Mark Zuckerberg and Sheryl Sandberg celebrated with this startup on its birthday in California, to give props to an initiative that has given 1.3 lakh fun, strong and inspiring women-buddies to its members across the globe.
Women are amazing.
Need a tampon in a room full of strange women? They will all dig into their bags to hand you one within seconds.
Do you need a touch-up? Ten hands will go flying in the air holding out seven different shades of eyeliner. Your song is on and you want to dance on the bar? One of them will heartily prop you up while another waits on the other side, ready with a cocktail.
It’s a safe space and a crazy place rolled into one.
Therefore, it’s no wonder that every so often, you just want an evening out with the girls.
To further this spirit of girls helping girls, GirlCrew was created, sparked by a Tinder experiment that serendipitously led to the formation of a 1.3 lakh strong community, for women to connect with gal pals for any social or professional need.
How it began
It all happened on a Friday night when Irish digital marketing professional Elva Carri was itching to go to an event at a neighbourhood bar in Dublin with her girlfriends, but they were all either too busy or too tired. So, she 'hacked' Tinder. She changed her gender setting to male so that her profile would pull up all the other single girls in the area, and put up a profile picture explaining she was actually female and not looking for dates but just looking for some people to go out dancing with.
She did consider the fact that people might think she’s crazy, but she had a good feeling about this did it anyway.
Within 24 hours, she had a “crew” of over 100 enthusiastic matches, all of whom Elva added to a secret Facebook group in Dublin. This was the simple yet genius way in which GirlCrew was created.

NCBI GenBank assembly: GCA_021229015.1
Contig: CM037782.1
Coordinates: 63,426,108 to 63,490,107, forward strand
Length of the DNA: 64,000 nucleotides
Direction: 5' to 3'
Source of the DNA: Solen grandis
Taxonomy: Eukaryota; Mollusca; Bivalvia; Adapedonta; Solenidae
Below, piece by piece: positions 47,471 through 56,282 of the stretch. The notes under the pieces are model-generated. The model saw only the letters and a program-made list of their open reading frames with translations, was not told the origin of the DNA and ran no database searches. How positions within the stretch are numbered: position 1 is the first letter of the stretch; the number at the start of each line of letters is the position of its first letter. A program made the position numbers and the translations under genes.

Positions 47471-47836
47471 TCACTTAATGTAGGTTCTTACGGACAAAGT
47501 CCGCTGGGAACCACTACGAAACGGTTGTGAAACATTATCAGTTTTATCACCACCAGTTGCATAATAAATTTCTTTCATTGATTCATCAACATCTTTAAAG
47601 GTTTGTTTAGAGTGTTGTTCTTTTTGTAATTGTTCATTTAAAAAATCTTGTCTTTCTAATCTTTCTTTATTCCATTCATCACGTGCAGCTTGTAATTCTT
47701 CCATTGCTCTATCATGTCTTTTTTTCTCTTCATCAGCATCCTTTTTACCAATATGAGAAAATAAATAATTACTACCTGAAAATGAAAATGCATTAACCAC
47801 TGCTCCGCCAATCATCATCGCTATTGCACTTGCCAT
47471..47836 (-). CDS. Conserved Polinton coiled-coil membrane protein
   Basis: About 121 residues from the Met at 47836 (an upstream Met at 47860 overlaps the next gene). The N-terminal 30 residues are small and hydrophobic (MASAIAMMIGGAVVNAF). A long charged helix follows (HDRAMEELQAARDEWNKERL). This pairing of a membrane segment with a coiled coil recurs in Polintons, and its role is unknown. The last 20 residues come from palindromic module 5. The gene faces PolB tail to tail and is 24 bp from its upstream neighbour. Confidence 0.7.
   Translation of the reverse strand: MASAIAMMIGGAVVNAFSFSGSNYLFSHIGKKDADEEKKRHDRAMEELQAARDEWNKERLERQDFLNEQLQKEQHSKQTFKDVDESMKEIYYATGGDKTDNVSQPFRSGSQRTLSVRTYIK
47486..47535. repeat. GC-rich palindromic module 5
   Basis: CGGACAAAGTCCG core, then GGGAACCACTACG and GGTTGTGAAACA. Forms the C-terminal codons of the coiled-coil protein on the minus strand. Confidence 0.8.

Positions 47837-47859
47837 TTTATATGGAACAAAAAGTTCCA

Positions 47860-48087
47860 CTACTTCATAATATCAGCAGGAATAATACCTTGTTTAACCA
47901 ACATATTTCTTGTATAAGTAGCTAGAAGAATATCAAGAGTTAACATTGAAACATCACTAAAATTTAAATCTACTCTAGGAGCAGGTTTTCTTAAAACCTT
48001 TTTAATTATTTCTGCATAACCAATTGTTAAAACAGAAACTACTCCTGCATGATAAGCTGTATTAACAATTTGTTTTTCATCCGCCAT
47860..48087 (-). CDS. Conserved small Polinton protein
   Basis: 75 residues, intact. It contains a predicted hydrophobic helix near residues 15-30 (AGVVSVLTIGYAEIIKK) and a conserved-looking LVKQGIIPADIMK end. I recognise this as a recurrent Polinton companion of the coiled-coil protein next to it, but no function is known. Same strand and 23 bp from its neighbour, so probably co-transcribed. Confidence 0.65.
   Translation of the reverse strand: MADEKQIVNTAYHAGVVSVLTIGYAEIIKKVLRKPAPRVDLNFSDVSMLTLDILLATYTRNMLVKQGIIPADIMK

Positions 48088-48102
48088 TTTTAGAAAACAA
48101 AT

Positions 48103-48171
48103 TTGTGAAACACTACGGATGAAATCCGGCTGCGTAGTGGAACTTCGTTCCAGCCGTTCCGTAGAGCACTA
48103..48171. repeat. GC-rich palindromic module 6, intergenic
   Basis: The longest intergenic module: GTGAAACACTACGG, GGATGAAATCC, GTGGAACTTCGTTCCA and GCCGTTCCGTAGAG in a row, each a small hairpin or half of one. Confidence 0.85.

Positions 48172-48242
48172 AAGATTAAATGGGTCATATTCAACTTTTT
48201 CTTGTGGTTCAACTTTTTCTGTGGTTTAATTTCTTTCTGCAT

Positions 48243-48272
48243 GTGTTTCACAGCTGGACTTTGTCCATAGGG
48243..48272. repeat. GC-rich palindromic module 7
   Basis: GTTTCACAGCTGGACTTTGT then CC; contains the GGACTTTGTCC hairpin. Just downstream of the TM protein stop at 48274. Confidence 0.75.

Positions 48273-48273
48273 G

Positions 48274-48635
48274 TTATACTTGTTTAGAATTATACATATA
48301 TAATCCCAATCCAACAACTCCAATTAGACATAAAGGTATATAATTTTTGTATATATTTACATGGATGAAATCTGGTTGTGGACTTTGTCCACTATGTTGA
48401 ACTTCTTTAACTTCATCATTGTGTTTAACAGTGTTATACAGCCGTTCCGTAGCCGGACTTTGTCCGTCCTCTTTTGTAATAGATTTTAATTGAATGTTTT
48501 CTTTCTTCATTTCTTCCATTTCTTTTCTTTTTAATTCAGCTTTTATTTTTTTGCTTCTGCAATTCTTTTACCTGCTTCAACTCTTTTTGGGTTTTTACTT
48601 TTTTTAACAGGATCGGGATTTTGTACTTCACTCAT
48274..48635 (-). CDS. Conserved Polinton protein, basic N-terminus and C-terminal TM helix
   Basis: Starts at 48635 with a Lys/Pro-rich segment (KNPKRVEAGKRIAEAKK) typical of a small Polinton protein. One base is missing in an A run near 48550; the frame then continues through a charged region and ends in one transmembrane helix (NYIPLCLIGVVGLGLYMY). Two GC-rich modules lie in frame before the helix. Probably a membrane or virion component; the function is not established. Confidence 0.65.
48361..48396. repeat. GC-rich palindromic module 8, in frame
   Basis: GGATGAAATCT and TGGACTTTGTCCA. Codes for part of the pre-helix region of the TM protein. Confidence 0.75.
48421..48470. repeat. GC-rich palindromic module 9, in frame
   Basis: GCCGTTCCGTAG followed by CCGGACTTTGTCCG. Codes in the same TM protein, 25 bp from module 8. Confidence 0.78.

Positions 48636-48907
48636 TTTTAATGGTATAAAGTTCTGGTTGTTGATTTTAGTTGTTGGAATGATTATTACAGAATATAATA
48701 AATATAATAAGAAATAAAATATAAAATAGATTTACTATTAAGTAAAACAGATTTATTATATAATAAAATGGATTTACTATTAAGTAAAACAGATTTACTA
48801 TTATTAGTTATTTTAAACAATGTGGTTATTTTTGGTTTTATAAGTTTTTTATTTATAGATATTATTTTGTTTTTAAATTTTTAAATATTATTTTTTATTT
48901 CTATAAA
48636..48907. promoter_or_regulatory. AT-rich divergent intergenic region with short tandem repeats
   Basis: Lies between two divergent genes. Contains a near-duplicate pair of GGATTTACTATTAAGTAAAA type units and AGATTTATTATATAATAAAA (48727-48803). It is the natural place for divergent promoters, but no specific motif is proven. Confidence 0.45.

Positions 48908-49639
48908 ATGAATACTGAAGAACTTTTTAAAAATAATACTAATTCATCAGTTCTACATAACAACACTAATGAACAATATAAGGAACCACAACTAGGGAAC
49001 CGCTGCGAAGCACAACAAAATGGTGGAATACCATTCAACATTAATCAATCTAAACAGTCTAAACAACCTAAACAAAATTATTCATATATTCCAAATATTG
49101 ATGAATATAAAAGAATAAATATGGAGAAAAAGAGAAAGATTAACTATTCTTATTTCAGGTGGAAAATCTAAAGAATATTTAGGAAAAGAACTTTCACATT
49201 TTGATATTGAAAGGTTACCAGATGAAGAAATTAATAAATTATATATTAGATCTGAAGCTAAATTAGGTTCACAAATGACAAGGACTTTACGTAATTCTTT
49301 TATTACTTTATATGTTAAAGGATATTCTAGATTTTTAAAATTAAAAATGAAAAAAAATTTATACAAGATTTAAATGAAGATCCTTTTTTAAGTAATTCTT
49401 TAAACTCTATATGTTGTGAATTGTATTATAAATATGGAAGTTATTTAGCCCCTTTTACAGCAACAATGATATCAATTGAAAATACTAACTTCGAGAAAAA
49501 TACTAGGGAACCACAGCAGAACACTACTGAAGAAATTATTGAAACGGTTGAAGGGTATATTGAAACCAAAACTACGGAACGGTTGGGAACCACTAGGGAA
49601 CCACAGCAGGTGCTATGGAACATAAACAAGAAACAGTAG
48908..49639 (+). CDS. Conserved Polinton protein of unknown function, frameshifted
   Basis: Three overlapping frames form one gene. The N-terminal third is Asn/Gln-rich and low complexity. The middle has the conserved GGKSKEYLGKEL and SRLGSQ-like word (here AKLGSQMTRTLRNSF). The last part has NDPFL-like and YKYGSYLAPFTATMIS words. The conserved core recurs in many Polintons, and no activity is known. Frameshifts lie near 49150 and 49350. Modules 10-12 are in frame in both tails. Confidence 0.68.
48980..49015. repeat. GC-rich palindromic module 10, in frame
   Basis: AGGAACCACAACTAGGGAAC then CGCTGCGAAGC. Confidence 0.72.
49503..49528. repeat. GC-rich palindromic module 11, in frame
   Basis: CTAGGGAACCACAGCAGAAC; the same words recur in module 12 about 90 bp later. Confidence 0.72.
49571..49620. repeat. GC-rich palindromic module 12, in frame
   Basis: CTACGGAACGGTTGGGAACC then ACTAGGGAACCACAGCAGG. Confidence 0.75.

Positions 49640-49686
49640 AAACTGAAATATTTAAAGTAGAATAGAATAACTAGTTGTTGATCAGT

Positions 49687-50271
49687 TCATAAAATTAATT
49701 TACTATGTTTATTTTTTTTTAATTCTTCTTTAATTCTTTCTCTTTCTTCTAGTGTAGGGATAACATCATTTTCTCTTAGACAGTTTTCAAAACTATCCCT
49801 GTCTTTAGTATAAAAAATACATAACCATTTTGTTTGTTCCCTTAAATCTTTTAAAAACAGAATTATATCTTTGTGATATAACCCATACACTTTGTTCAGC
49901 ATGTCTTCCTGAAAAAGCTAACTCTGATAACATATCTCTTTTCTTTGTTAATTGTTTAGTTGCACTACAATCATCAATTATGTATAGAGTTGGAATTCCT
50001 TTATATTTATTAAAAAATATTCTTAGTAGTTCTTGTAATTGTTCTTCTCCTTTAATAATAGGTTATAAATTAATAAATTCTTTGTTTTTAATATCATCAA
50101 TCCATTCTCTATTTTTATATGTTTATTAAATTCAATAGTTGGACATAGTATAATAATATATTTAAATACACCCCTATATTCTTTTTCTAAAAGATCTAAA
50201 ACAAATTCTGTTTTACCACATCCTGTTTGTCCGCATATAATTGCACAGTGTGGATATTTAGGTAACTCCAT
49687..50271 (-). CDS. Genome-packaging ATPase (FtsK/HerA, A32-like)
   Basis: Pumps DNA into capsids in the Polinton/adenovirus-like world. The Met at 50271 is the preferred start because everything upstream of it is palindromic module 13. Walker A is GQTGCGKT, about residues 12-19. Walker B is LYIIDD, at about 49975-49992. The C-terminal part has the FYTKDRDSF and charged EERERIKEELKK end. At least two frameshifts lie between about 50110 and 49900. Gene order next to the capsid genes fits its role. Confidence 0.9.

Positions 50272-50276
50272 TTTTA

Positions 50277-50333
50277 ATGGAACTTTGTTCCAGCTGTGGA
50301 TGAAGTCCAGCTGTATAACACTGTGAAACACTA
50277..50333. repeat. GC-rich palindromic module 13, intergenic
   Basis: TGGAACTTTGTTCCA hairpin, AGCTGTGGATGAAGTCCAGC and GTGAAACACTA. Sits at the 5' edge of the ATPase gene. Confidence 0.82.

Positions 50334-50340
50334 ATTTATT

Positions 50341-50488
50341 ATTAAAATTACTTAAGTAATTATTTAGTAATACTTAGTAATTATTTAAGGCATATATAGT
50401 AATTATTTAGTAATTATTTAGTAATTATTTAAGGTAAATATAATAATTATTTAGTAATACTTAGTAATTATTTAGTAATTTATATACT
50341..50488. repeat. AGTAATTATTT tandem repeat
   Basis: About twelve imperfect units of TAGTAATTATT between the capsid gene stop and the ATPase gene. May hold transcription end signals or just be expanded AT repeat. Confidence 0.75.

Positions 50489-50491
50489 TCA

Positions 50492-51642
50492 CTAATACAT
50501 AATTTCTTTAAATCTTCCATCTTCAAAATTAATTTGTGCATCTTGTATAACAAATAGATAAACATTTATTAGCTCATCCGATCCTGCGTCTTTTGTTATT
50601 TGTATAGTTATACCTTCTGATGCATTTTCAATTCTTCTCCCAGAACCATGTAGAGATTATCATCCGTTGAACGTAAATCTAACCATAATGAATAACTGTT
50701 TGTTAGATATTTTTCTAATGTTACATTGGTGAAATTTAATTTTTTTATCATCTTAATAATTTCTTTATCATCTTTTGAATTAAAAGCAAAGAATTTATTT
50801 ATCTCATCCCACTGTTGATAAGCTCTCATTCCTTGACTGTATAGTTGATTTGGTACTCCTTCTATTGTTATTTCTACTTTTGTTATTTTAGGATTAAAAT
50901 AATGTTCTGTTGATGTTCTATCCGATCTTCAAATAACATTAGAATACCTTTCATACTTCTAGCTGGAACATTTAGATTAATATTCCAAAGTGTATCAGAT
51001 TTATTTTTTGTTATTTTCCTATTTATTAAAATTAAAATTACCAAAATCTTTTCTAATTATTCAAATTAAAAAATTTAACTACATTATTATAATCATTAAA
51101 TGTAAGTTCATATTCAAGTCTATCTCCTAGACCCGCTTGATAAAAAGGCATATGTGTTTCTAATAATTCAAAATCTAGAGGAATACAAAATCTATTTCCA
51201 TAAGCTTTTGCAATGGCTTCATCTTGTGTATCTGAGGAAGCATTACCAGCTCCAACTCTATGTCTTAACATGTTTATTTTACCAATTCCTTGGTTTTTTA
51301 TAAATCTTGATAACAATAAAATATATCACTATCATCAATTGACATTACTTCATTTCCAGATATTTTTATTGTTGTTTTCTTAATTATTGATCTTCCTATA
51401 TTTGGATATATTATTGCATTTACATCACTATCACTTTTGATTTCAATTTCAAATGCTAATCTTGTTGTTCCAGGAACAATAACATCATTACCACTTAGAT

Having gained lots of new friends, and a jam-packed social calendar, Elva was going to need help. She teamed up with Pamela Newenham and Aine Mulloy, and the three co-founders decided to take GirlCrew groups to cities all over the world.
How the crew behind Girlcrew got together
Elva Carri hails from Ireland and studied fine art at university. Pamela Newenham, is a lawyer and journalist, while the third co-founder, Aine Mulloy, has a degree in English and History, and a MA in Literature and Publishing.
Elva was working as a freelancer, editing a magazine called Positive Life while helping companies with social media and content, when the idea of GirlCrew was taking root. Pamela, at the time, was a journalist in the legal/court beat, and was rather disturbed by the largely negative stories that she would end up covering, and hence, in her pursuit of positive stories, started reporting on startups and innovators – who, in turn, inspired her to take the plunge.
Aine, who had worked in publishing throughout, was interviewing with another publishing house in Dublin when the discussion arose about moving to GirlCrew full-time. “We realised that if we were to make the company a success we’d need to spend more time on it. The change was scary but exhilarating,” she recalls.
“We realised that with GirlCrew, we didn’t have to be the ones to organise events. Members of the community could organise events themselves. Unlike sites like Meetup, anyone could post an event in GirlCrew, and sometimes things would be arranged really spontaneously. There are lots of last-minute events in our groups. A member can post in the afternoon and see if anyone is free after work to go for food/drinks/the cinema,” Pamela explains.